To make matters worse, our City Administrator stated that we will use surplus to address this mistake. That may well be but only the Council can decide that, not the Mayor or her staff. And the Council has not even been consulted, let alone requested by the Mayor, to use surplus to fix this huge budget hole.

When there are performance problems in city government, the first reaction should be to be constructive and not just critical. Some will want to close ranks around the underperforming city officials and do patch work. That may be fine for minor potholes but not when the road is in need of total reconstruction. That is where we are right now with the city's fiscal operations and budget.

This $1.66 million mistake is, unfortunately, indicative of the Mayor's budgeting process and more. I will provide details in my blog later this week to explain some of our problems and possible solutions.

Thursday, October 9, 2008

Dear Anonymous

Thanks to Maria Pellum for her response to my blog on the Mayors security detail. Not only for her thoughts but for her name. Most responses have been signed "anonymous". Actually I have received some really good comments from anonymous. So I say to you mystery people: don't be afraid - give us your names. There is too much fear in Plainfield but it evaporates quickly when you stand up to it. Bullying is a shell game when you dig beneath the surface, if you know what I mean.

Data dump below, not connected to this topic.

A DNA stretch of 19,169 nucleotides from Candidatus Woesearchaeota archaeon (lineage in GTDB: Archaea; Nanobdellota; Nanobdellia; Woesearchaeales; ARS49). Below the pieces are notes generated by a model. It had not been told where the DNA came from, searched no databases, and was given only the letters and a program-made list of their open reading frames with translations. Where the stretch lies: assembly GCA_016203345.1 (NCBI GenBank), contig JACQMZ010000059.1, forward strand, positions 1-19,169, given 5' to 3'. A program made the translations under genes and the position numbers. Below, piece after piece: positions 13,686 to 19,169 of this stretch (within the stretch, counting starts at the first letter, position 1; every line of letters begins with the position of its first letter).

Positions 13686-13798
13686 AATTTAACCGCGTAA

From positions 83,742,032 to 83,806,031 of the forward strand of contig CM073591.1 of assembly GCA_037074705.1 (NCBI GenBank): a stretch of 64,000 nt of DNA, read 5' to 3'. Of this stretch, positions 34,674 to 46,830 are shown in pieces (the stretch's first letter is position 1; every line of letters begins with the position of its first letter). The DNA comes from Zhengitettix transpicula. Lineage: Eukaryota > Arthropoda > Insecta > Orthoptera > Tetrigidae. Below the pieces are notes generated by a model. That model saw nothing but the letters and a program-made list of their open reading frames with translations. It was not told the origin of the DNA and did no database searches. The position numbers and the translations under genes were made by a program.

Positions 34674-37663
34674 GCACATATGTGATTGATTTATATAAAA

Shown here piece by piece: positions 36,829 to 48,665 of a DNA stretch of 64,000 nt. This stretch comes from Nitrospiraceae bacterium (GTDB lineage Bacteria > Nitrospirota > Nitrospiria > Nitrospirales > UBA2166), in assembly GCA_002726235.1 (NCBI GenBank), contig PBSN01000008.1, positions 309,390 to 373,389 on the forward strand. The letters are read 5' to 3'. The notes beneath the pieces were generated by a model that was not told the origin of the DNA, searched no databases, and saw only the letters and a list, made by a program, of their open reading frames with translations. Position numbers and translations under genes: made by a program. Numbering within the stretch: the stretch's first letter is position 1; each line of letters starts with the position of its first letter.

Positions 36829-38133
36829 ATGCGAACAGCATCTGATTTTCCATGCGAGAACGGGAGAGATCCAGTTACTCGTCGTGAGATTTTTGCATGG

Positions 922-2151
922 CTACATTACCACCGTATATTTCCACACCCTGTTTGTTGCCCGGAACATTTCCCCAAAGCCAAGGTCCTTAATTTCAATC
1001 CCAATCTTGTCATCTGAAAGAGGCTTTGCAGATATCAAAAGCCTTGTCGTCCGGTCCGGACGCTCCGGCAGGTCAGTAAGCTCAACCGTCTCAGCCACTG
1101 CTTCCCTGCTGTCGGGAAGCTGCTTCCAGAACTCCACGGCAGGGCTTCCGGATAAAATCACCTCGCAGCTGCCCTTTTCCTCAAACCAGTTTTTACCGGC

I am considering posting only signed comments in the future. What are your thoughts, reader?

Wednesday, October 8, 2008

Mayors Security Detail

Thank you Mayor. Its never too late to do the right thing. Your opponents were salivating over this issue and now you beat them to the punch. I was astonished when you arrived at the Hillside Avenue Neighborhood Watch block party last weekend with one of your officers in tow. Now I am thinking more of you as a politician.

The Star Ledger reporter had it right when he wrote that local elected officials were reluctant to criticize the security detail, even though it has cost the city hundreds of thousands of dollars. The only public challenges I am aware of are when Annie McWilliams brought it up during a debate at the library and when I asked for a risk assessment at a council meeting. What we got today was a political assessment from the Mayor in preparation for the contested June primary election.